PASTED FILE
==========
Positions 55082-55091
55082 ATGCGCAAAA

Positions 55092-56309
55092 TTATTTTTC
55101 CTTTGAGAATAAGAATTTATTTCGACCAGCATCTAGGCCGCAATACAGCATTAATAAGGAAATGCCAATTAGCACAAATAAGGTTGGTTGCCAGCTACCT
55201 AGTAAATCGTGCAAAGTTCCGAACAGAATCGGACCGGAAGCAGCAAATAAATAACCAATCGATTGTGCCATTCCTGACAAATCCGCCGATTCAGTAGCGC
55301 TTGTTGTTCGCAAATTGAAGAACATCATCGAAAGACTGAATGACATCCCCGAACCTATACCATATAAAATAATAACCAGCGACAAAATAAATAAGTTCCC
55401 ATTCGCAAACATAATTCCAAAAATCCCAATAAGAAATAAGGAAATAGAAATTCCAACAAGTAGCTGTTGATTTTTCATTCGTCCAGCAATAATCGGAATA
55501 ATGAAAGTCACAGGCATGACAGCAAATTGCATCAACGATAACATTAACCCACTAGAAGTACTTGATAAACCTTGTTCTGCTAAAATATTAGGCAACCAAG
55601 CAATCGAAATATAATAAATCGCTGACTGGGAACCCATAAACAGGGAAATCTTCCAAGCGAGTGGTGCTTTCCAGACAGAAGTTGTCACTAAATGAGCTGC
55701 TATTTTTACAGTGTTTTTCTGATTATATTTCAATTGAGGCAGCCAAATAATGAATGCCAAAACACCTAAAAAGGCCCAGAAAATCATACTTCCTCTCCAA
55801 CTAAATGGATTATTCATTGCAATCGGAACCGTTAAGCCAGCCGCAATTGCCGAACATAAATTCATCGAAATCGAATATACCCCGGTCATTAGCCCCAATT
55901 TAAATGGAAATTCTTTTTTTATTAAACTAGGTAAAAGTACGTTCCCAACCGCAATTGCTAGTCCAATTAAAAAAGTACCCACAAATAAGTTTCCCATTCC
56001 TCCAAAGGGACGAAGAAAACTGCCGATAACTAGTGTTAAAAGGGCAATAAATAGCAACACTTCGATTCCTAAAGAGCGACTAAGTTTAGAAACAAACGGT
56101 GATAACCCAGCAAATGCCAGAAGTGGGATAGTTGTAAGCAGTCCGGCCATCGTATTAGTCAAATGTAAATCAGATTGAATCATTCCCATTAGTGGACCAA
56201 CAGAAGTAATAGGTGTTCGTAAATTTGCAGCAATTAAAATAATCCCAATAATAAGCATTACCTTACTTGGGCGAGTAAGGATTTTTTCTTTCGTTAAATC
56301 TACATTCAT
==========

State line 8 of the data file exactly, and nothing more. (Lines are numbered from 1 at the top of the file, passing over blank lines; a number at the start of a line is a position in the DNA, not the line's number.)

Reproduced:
55401 ATTCGCAAACATAATTCCAAAAATCCCAATAAGAAATAAGGAAATAGAAATTCCAACAAGTAGCTGTTGATTTTTCATTCGTCCAGCAATAATCGGAATA